Here in Portland the humidity is pretty high, but the grain will be kept dry in the storage containers. I know to adjust strike temperature and to keep the grain dry. My only concern is the storage temperature, because the temperature can go below freezing and I want to know if that means the grain will be damaged in some way. It sounds like it isn't an issue for Steve Ruch, who lives near me, so I suppose it's not a problem.

Offline brewinhard

  • Official Poobah of No Life.
  • *
  • Posts: 3250
    • View Profile
Re: Question About Grain Storage
« Reply #5 on: January 02, 2016, 10:41:30 PM »
I would think that continual freezing and defrosting can't be great for the grain, so keeping it at more of a steady temp would be a better way to go if possible.

Offline BFBC

  • 1st Kit
  • *
  • Posts: 9
  • Black Furnace Brewing
    • View Profile
Re: Question About Grain Storage
« Reply #6 on: January 03, 2016, 01:34:15 PM »
I did not foresee providing advice on my first post, but I do have a lot of experience with storing grains and would like to help.  So, if you all will excuse my rudeness, I will introduce myself as a long-time brewer (1994) and move on to grain storage: :)

Grains can be stored for consumption for a very long time - many years - though I personally limit my brewing grains to two year or less.  They should be stored in an airtight container such as a 5g bucket with a gamma lid:

 http://www.amazon.com/gp/product/B005W31MLQ/ref=pd_lpo_sbs_dp_ss_3?pf_rd_p=1944687462&pf_rd_s=lpo-top-stripe-1&pf_rd_t=201&pf_rd_i=B0089QJQTS&pf_rd_m=ATVPDKIKX0DER&pf_rd_r=1X6P1EHP87JME6B5PFJN

If storing for a year or more without accessing the grains, throw in some O2 absorbers as well.  A 5g bucket will hold approx 25 to 28 lbs, BTW.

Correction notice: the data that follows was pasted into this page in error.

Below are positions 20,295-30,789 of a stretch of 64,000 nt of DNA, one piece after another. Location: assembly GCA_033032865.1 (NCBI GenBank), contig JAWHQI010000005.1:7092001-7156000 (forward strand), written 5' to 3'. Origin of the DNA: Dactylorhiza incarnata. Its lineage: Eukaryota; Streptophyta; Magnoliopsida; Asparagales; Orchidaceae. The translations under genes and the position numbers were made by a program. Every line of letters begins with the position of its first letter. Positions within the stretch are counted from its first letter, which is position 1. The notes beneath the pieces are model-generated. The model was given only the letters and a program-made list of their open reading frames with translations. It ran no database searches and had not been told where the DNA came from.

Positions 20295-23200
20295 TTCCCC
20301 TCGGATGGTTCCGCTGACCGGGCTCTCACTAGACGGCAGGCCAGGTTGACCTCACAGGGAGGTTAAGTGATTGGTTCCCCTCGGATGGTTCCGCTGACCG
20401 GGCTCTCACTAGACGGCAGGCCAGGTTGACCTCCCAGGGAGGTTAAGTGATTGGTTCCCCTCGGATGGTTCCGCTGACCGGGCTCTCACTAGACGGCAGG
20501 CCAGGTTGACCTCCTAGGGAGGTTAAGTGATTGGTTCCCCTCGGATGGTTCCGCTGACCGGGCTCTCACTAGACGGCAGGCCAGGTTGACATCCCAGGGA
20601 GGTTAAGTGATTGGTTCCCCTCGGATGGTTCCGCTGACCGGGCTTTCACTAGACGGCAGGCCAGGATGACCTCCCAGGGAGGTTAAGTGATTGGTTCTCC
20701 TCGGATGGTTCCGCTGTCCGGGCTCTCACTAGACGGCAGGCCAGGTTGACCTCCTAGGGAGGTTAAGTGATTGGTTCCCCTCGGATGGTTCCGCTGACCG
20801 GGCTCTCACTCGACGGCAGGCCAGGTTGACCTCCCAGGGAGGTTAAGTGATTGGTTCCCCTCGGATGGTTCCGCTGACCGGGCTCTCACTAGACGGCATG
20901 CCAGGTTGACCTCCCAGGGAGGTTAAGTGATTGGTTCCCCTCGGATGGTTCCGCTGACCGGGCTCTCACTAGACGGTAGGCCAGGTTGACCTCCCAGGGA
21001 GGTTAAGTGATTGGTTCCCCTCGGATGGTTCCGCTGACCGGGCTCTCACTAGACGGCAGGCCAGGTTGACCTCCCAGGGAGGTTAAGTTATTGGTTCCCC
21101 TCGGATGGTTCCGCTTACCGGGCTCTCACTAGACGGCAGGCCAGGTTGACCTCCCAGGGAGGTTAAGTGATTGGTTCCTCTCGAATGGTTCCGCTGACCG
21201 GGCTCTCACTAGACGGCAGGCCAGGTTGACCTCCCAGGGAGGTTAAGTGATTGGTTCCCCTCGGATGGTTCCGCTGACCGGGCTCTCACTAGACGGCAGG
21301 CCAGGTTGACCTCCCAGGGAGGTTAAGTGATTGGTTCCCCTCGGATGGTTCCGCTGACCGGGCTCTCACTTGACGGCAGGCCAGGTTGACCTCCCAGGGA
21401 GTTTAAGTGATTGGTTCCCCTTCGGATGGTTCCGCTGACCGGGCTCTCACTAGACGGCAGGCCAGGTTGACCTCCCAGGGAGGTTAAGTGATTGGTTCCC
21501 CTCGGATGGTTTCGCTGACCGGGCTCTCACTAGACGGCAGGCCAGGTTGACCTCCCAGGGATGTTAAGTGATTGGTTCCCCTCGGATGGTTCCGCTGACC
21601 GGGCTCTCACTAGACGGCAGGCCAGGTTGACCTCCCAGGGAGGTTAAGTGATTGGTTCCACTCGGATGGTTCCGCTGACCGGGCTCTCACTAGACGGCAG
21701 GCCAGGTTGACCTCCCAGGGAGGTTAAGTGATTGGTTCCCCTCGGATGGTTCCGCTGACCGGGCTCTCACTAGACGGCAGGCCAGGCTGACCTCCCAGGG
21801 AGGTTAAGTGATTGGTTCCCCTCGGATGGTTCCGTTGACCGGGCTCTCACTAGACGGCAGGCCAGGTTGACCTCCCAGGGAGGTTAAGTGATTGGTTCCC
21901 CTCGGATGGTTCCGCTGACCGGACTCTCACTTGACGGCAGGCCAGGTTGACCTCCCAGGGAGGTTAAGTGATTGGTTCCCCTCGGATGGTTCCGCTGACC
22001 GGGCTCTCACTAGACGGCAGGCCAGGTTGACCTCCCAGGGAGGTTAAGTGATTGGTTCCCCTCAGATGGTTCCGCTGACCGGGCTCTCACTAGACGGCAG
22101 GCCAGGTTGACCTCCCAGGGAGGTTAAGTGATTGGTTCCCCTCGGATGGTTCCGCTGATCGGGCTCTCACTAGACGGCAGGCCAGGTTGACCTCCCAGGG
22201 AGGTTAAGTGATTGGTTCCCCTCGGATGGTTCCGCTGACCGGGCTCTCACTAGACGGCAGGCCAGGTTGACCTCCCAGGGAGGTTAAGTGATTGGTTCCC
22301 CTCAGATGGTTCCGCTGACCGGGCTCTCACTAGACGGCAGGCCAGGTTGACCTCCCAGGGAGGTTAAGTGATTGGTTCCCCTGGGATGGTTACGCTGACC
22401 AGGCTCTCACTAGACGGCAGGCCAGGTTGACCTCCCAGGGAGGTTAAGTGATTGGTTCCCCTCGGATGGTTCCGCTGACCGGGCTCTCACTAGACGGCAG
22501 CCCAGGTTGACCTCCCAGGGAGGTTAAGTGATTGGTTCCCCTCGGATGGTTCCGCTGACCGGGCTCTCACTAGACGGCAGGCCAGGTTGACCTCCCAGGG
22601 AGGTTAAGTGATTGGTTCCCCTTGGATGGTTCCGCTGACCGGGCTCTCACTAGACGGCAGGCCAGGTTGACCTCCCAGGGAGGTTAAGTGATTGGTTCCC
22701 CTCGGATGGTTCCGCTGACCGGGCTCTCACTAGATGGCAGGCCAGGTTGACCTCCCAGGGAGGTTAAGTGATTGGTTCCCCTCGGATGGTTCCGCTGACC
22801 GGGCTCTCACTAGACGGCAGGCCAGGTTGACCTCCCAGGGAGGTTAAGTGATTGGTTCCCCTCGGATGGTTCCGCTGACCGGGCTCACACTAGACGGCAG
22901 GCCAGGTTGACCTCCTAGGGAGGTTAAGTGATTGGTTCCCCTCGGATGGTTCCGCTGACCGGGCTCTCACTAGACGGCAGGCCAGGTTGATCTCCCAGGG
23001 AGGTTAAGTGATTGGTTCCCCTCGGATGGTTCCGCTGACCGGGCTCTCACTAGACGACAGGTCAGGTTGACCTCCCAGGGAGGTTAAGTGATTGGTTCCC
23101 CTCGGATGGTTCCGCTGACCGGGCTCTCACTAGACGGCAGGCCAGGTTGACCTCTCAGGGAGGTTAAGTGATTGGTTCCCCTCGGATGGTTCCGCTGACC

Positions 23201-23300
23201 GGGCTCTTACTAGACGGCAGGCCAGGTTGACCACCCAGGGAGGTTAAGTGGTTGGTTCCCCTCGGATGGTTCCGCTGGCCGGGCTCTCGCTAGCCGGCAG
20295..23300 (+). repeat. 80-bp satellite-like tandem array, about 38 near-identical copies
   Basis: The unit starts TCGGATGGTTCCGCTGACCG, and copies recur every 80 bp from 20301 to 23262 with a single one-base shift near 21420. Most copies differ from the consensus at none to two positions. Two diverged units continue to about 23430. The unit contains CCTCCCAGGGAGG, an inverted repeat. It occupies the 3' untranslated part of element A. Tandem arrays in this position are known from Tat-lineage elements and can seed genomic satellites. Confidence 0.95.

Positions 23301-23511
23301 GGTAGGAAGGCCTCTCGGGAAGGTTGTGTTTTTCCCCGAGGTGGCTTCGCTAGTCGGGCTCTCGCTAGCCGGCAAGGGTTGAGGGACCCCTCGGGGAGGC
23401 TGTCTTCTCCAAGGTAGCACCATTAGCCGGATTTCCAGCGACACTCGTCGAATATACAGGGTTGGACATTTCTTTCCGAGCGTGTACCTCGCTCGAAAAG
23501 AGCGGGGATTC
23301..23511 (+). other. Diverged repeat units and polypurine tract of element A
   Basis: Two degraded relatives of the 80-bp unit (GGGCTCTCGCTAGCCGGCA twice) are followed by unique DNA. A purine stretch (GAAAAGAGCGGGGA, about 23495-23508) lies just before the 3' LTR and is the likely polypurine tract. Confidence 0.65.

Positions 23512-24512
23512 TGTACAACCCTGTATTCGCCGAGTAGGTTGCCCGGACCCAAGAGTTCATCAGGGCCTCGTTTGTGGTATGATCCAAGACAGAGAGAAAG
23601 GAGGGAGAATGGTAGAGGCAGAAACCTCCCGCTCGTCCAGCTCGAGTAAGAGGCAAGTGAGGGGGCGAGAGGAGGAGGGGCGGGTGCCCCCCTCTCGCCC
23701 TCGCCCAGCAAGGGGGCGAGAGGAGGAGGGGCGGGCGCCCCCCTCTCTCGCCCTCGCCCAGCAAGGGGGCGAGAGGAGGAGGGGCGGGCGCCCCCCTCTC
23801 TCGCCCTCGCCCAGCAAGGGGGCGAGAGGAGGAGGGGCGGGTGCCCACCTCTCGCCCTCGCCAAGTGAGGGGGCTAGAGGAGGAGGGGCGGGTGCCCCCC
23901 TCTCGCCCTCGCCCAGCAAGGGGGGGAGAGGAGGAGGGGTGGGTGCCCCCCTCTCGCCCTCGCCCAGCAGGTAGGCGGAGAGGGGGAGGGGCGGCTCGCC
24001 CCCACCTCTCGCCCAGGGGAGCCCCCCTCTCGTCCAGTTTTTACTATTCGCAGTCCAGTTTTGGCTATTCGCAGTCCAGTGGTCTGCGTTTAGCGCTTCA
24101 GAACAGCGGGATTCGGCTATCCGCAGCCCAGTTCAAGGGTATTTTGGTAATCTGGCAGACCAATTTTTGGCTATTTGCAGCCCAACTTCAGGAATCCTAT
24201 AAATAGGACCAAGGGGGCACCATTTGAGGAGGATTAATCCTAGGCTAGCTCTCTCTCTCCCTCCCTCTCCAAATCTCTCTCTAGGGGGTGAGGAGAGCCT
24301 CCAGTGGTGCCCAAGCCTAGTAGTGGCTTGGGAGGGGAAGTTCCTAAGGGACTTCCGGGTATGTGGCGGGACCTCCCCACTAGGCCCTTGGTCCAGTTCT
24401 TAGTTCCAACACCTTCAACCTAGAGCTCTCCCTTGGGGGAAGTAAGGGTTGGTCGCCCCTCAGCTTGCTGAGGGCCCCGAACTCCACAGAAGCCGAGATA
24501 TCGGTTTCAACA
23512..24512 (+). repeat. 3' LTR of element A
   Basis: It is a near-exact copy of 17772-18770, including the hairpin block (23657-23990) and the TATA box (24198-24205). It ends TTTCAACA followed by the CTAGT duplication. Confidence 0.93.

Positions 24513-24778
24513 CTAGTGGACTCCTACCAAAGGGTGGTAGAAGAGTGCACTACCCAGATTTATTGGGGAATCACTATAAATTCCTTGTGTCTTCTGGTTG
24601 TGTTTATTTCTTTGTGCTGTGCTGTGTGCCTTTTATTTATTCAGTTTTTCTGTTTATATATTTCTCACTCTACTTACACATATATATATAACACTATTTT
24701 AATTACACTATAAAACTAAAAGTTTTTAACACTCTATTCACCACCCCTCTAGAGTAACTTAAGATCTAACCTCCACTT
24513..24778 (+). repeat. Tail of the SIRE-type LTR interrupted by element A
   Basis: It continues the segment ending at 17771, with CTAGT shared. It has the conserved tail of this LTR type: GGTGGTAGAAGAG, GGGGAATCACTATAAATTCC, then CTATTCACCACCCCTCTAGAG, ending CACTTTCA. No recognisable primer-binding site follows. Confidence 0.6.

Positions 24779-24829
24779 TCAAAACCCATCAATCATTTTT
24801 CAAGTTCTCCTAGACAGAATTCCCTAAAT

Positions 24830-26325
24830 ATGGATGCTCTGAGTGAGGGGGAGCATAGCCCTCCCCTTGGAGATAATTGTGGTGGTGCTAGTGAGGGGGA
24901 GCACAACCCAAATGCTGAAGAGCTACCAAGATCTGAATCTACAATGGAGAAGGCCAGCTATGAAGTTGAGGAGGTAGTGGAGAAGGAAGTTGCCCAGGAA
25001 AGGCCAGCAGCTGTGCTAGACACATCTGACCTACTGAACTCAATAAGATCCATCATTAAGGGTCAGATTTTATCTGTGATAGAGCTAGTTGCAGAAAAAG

For long term storage, it is best to first freeze your grains - 10F or below for 48 hours to kill off any unwanted critters.  O2 absorbers will help kill critters as well.  You then want to store your grains in a cool, dry location  - 70F or below.  Avoid cycling temperatures if you can.  Constant temperatures are key here to avoid condensation inside the container. 

If you do crack a container at some point and find critters, immediately quarantine and destroy those grains to avoid infecting the rest of your supply.

Thanks for indulging me guys and hope this helps!
« Last Edit: January 03, 2016, 01:38:18 PM by BFBC »

Offline Steve Ruch

  • Senior Brewmaster
  • ******
  • Posts: 1040
    • View Profile
Re: Question About Grain Storage
« Reply #7 on: January 03, 2016, 05:17:55 PM »
A few more details:

I store in two ways:

1. For base malts, I use vittles vault pet food storage containers that can comfortably fit 49-50 lbs of grain. 25 kg bags need to be used down 5-10 lbs before they will fit into the storage containers.
2. Unopened whole sacks of base malt can sometimes sit (above ground) for as long as a couple months before I open them up. Meanwhile, smaller amounts of specialty grains will sometimes sit in ziploc bags inside the vittles vaults or just on top of them - usually the only specialty grain that I keep for longer than a few weeks is Carafa Special II.

Here in Portland the humidity is pretty high, but the grain will be kept dry in the storage containers. I know to adjust strike temperature and to keep the grain dry. My only concern is the storage temperature, because the temperature can go below freezing and I want to know if that means the grain will be damaged in some way. It sounds like it isn't an issue for Steve Ruch, who lives near me, so I suppose it's not a problem.

I don't buy large amounts of grain so I usually don't have long time storage issues. I usually get some brewing supplies for xmas and my birthday (10-29). I get smaller amounts like 5 to 10 pounds of 2 or 3 different base grains and a pound or two of specialty grains. If I'm not going to use the grains fairly soon I vacuum seal them and stick them in a cabinet in my brew room. I've used grains in Sep/Oct of one year that I got late the previous year and have had no problems.